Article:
top of page

The Catholic Defender: Saint Gregory VII


Gregory VII was the first pope to depose a crowned ruler, Emperor Henry IV (1056–1105/06). With this revolutionary act, Gregory translated his personal religious and mystical convictions regarding the role of the papacy into direct action in the world at large.


Contemporary accounts report that when Henry was finally permitted to enter the gates, he walked barefoot through the snow and knelt at the feet of the pope to beg forgiveness. As a result, the Pope revoked Henry's excommunication.


The 10th century and the first half of the 11th were dark days for the Church, partly because the papacy was the pawn of various Roman families. In 1049, things began to change when Pope Leo IX, a reformer, was elected. He brought a young monk named Hildebrand to Rome as his counselor and special representative on important missions. Hildebrand was to become Gregory VII.


Three evils plagued the Church then: simony–the buying and selling of sacred offices and things; the unlawful marriage of the clergy; and lay investiture—kings and nobles controlling the appointment of Church officials. To all of these Hildebrand directed his reformer’s attention, first as counselor to the popes and later as pope himself.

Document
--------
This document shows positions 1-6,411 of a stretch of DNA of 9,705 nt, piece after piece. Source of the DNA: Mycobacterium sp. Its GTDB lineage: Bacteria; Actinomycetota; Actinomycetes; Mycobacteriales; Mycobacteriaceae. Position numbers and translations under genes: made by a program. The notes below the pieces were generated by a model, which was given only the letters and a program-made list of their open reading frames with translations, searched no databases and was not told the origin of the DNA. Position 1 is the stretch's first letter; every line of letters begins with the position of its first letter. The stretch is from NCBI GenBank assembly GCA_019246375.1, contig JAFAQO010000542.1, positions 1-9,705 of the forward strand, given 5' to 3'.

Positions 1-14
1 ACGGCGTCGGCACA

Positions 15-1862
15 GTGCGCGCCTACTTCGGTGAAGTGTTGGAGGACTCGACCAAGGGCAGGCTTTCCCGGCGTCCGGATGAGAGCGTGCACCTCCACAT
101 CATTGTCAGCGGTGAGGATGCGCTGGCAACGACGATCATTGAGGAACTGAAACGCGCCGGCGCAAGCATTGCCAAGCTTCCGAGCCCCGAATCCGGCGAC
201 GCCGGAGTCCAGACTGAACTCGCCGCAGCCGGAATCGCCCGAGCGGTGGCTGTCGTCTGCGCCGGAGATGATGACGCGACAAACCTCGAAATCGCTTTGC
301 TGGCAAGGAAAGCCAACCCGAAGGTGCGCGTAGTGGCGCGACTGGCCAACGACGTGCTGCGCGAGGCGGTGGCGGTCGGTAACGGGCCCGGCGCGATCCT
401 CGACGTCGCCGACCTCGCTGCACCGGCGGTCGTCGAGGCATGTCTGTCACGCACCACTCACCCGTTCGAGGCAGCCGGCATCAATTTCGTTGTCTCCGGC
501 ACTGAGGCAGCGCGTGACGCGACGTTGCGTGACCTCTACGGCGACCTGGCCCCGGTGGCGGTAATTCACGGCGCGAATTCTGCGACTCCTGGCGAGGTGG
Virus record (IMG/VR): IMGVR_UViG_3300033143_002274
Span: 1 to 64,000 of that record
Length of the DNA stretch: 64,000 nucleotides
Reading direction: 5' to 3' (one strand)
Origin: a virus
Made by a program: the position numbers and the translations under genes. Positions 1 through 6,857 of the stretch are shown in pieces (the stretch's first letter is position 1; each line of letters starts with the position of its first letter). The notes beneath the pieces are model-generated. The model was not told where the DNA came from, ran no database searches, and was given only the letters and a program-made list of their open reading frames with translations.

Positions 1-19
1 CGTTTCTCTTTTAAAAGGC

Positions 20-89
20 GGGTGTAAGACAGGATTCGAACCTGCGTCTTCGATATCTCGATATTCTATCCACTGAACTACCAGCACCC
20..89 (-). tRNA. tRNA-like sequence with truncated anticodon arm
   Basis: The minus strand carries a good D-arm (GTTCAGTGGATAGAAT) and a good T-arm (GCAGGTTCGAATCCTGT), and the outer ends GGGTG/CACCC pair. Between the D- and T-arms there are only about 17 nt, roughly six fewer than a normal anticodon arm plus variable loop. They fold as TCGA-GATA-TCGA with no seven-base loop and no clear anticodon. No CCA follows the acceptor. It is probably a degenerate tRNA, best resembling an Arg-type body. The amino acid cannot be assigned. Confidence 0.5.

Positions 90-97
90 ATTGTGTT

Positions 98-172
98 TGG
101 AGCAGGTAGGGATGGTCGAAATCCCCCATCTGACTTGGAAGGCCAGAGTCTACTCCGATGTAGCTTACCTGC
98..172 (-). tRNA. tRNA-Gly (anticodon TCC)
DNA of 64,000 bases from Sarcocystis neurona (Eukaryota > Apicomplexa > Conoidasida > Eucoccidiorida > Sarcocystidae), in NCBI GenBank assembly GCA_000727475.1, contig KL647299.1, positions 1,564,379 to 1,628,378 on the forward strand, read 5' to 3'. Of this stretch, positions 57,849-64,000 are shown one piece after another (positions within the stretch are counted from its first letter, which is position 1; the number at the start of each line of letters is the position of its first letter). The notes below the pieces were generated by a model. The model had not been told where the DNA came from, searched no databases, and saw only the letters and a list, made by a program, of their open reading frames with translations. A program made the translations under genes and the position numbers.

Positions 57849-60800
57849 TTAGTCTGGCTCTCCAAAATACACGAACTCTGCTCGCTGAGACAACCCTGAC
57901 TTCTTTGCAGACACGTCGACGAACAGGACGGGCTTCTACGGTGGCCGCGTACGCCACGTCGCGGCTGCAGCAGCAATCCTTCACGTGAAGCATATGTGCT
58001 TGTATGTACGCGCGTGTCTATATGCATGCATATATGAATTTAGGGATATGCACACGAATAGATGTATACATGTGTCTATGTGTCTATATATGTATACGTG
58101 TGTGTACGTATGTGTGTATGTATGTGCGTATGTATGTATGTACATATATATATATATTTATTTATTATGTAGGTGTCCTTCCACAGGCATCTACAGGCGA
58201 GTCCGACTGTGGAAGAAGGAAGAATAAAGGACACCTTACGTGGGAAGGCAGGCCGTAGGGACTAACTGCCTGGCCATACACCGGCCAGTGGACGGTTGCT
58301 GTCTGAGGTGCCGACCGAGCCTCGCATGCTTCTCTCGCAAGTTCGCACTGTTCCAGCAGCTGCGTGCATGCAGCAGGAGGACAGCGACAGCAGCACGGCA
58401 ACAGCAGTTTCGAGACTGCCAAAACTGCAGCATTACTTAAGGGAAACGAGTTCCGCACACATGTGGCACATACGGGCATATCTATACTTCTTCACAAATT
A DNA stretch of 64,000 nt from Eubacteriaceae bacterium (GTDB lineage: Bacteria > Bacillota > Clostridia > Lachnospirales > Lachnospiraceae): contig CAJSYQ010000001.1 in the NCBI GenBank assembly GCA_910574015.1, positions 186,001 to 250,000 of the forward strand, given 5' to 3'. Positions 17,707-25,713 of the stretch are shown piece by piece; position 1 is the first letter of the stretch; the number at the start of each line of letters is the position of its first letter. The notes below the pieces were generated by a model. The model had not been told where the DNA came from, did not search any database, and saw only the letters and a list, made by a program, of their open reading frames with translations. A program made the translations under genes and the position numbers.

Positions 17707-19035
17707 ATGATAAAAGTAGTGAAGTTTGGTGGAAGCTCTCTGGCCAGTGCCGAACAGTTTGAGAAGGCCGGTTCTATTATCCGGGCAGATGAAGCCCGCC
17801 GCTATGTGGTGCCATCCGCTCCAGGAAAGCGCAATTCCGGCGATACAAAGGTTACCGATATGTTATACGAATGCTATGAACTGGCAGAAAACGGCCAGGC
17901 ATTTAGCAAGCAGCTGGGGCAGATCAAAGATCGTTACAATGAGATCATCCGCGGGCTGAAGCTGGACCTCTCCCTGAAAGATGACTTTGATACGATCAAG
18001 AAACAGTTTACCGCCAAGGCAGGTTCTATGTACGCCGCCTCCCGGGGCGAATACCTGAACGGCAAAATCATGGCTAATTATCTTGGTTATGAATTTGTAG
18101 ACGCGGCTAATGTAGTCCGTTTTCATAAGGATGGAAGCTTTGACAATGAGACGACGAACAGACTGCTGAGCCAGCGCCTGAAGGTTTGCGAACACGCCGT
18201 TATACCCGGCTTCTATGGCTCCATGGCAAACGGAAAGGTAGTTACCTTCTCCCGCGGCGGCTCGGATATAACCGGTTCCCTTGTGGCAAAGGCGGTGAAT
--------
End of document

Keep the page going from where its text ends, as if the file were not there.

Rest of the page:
In order to remedy these evils, in order to dispel all this mist of ignorance, Rome was to be raised from her state of degradation. She needed a holy and energetic Pontiff, whose consciousness of having God on his side would make him heedless of opposition and difficulties; a Pontiff, whose reign should be long enough to make his influences felt, and encourage his successors to continue the work of reform. This was the mission of St. Gregory the Seventh.


Gregory’s papal letters stress the role of the bishop of Rome as the vicar of Christ and the visible center of unity in the Church. He is well known for his long dispute with Holy Roman Emperor Henry IV over who should control the selection of bishops and abbots.


Gregory fiercely resisted any attack on the liberty of the Church. For this he suffered and finally died in exile. He said, “I have loved justice and hated iniquity; therefore, I die in exile.” Thirty years later the Church finally won its struggle against lay investiture. The liturgical feast of Saint Gregory VII is celebrated on May 25.


God, strength of all who put their trust in you, you endowed your bishop blessed Gregory with the virtue of steadfastness to defend the liberty of the Church; grant that by virtue of his example and intercession, we may overcome all difficulties with the same courage.


The Gregorian Reform, a milestone in the history of Christ’s Church, was named after this man who tried to extricate the papacy and the whole Church from undue control by civil rulers. Against an unhealthy Church nationalism in some areas, Gregory reasserted the unity of the whole Church based on Christ, and expressed in the bishop of Rome, the successor of Saint Peter.

Comments


bottom of page